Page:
Few support more First Amendment rights for high school students, survey finds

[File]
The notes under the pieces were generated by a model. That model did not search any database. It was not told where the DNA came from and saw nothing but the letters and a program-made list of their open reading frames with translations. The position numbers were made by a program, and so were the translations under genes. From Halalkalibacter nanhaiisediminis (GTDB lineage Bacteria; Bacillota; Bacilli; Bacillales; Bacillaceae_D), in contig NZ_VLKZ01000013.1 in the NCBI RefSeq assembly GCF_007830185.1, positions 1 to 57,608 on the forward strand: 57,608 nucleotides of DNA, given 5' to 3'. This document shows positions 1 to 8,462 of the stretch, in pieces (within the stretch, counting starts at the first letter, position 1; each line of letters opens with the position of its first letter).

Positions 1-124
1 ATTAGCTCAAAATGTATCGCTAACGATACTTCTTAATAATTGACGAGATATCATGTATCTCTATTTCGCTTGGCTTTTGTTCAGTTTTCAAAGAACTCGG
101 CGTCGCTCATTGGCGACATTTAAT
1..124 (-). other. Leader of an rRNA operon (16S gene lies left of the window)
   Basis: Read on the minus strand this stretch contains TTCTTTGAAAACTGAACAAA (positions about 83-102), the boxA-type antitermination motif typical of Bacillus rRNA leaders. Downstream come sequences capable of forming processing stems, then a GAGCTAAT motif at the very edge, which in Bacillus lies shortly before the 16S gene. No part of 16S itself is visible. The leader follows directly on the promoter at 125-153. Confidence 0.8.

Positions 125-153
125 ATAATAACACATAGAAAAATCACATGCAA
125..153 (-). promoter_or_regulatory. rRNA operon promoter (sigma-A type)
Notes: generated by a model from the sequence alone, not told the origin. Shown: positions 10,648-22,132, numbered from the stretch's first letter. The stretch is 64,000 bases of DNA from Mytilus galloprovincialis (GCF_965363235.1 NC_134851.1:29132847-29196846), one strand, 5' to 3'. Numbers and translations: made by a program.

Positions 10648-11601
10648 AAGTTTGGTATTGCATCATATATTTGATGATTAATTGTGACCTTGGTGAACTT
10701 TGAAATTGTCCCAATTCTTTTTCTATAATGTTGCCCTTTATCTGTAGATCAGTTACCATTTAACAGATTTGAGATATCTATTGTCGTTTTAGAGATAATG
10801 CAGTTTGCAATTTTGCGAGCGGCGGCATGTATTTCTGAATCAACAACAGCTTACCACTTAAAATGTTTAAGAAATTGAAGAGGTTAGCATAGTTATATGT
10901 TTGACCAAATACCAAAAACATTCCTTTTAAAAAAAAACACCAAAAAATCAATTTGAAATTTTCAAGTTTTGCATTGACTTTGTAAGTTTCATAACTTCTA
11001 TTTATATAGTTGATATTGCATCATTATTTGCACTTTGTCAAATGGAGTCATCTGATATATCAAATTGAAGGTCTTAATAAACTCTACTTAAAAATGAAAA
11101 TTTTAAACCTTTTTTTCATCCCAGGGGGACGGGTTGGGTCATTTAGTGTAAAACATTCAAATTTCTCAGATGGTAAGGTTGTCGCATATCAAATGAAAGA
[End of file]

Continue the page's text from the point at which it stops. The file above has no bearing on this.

TENNESSEE — While support of the First Amendment isincreasing, Americans are not as willing to apply it to high school students, anannual survey conducted by the Freedom Forum’s First Amendment Center andthe American Journalism Review reveals.Gene Policinski, deputydirector of the First Amendment Center, said there is a willingness to stiflethe opinions of high school students. “There is an additionalconcern about disrupting the educational process. While that might beunderstandable, it presents clearly an ambivalence of the rights of high schoolstudents versus the rights of adults or even older students,” saidPolicinski, who supervised the survey.The results of the study, releasedAugust 1, were compiled by the University of Connecticut’s Center forSurvey Research and Analysis. One thousand respondents were asked questions in anationwide telephone poll about large corporations’ impact on the contentof media, journalists’ involvement in reporting on the war in Iraq andeducating children about First Amendment freedoms.The survey conductedafter the Sept. 11 terrorist attacks saw a spike in the percentage of peoplethat strongly agreed that the First Amendment goes too far in the rights itguarantees for adults. Forty-one percent of the people surveyed in 2002 agreedwith that statement, but in this year’s survey the number dropped to 19 percent.High school students did not enjoy such growing support for theirrights. Charles Haynes, a senior scholar at the First Amendment Center, saidthat support for them is dangerously low. The survey indicates that 28 percentof respondents think students have too little freedom to express themselves,compared to the 54 percent who said that high school students have the rightamount. “Part of the problem is that high schools are places wherestudents have very little opportunity to express themselves,” said Haynes.“If [students] are going to be active and effective citizens they have tohave a real voice.”Researchers found that 48 percent of Americanssay public school officials should have the power to prohibit high schoolstudents from wearing T-shirts, armbands or other insignia at school thatexpresses their opinion about the war in Iraq. Haynes said the number ofAmericans showing support for granting administrators more authority overstudent speech in a school setting is both frightening and sets a dangerousprecedent. “This is one of the things wrong with our schoolstoday,” Haynes said. “American people do not support making ourschools laboratories of freedom and expression. Instead, we have schools thatteach about citizenship and freedom in an atmosphere ofrepression.”

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